Ismaeel Hummeid was born in a country now governed by a ruler who wouldn’t think twice about killing him.
On Thursday evening, the 20-year-old college student from Syria was standing in the halls of power, introducing himself to Gov. Mitch Daniels, a man who’s served two presidents in the White House.
The setting was the Governor’s Iftar Dinner at the Indiana Statehouse; an annual event held during the Muslim holy month of Ramadan. It was started by Daniels and the Muslim Alliance of Indiana eight years ago, after Daniels first took office.
Hummeid is a Muslim and Daniels is a Christian but they share a connection. Daniels’ paternal grandparents immigrated to the U.S. from Syria, a nation now wracked by civil war.
In the nearly 18-month-long uprising against a brutal dictator, more than 18,000 Syrians – many the age of Hummeid – have died and nearly 170,000 have fled the country.
Also at the Governor’s Iftar dinner: 16-year-old Wiem Eloued, a smart young woman and exchange student from Tunisia, birthplace of the Arab Spring. It was the popular uprising of Tunisians against their oppressive leader in December 2010 that triggered a wave of revolts in other Arab nations.
I’ve seen people who looked delighted on meeting Daniels, who can be so personable especially with young people.
Both Hummeid and Eloued looked almost overcome with emotion, especially when Daniels told them how proud and pleased he was to meet them. “I’m always glad when people with talent come to Indiana,” Daniels said.
Hummeid left the encounter saying Daniels inspired him. “He makes me want to do something good with my life,” Hummeid said.
Daniels has taken some heat for the Iftar dinners, from people who believe Muslims have no business praying in the Statehouse.
But Daniels has pushed back, reminding those critics that most of the Muslims who come to the Iftar dinners are Hoosiers, many of them architects, engineers, doctors, and teachers who’ve lived in Indiana for years and raised their children here.
Daniels rarely wears his faith on his sleeve, but Thursday’s dinner offered a glimpse into what he believes. In his welcoming remarks, he talked about the things that connect people of faith, including this: “We are all free because of the God who made us.”
Daniels has prayed with offenders in Indiana’s prisons; he hung the portrait of a Roman Catholic nun canonized as saint in his Statehouse office; he returned to the Sikh temple in Indianapolis – where he’s been before – after six people were shot and killed at a Sikh temple in Wisconsin earlier this month.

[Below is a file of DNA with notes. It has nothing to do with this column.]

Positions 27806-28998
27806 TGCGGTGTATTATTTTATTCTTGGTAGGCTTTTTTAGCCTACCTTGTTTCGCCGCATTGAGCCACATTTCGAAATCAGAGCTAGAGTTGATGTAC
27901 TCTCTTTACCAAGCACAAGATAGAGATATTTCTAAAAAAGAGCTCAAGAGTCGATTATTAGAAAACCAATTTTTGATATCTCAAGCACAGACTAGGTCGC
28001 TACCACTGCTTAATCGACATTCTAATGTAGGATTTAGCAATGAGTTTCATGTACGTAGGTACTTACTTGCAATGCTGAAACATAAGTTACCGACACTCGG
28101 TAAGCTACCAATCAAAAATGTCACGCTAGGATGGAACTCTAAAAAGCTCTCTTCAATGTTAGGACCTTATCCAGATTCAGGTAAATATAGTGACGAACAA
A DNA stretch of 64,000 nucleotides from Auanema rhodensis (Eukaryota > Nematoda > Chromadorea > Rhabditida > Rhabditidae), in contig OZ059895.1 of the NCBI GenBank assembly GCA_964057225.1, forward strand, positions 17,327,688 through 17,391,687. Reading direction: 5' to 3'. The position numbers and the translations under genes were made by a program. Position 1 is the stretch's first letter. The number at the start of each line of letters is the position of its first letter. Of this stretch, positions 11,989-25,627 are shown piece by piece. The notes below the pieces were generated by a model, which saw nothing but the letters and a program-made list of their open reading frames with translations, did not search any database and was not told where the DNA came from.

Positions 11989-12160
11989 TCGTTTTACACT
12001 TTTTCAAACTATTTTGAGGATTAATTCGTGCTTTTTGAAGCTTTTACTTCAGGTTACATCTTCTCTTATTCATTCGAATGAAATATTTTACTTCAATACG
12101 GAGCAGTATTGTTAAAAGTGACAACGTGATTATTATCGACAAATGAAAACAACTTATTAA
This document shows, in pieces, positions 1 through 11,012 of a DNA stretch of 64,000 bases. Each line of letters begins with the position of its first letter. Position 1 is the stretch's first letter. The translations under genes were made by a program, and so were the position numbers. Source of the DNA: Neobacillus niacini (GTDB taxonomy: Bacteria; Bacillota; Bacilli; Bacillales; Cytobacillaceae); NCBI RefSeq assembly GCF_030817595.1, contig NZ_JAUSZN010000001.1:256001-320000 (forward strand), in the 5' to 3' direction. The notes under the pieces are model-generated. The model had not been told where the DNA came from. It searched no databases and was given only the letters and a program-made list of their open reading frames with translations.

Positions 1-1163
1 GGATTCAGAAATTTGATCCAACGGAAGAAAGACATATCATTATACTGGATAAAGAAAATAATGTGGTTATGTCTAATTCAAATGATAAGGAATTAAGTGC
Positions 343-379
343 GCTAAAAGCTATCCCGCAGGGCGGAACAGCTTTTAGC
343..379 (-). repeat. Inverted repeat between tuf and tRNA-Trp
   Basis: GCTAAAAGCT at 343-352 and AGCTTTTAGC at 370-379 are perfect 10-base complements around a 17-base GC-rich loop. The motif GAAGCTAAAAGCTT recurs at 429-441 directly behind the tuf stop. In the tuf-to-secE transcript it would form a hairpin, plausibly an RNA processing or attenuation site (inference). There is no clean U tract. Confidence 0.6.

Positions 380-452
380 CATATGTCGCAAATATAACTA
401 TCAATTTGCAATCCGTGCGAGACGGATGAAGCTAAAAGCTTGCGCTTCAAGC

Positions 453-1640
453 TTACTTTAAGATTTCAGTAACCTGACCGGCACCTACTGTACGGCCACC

After the final Governor’s Iftar Dinner last week, Daniels said he was pleased the event had become such a tradition – a piece of the legacy he’ll leave behind when he officially leaves office early next years.
“Since it’s the beginning, I’ve been conscious of the imperative to serve everyone,” Daniels said, “people of all faiths and and people with no faith at all.”
He said he did so because he wanted Indiana to be seen as a place “that is open to all and accepting of all faiths.”
“It’s a fundamental American principle,” Daniels continued. “It’s the fundamental American principle. It’s how we got here.”
- Local & Bistate
Purdue shooting leaves one person dead
A Purdue University engineering student opened fire inside a basement classroom Tuesday, killing a teaching assistant and prompting officials to put the campus on lockdown, police and the university said.
Vigo County Jail Log: March 17, 2014
The following individuals were booked into the Vigo County Jail by area law enforcement on Friday, Saturday, Sunday and Monday, based on jail records.
THS grad Miller among students in adjacent building when shooting occurs
Kris Miller and his roommate were in a computer lab of Purdue’s mechanical engineering building Tuesday when they received a call that a shooting had occurred next door.
Bosma moves gay marriage ban bill to friendlier committee
Republican House of Representatives Speaker Brian Bosma sent a bill that proposes a constitutional ban on gay marriage to a more conservative-leaning legislature committee Tuesday, because it lacked support on the first committee to which it was assigned.
We enter the deep freeze again
If you had to step outside to get your newspaper this morning, you might have noticed it’s painfully cold once again.
Levy redirects school funds
If the new “protected levy” legislation goes into effect later this year, it would mean “a substantial reduction” in revenue for Vigo County School Corp. bus transportation, capital projects and bus replacement funds, according to the district’s chief financial officer.
School debt levy redirects funds across Indiana
School officials and state legislators from around the state are searching for ways to keep the school buses running — and children safe on the streets — pending the loss of millions of dollars for school transportation.
More than 50 school districts in Indiana stand to lose at least 20 percent of their revenues for transportation, new buses and other big-ticket projects under a new law that requires them to first pay off their debts.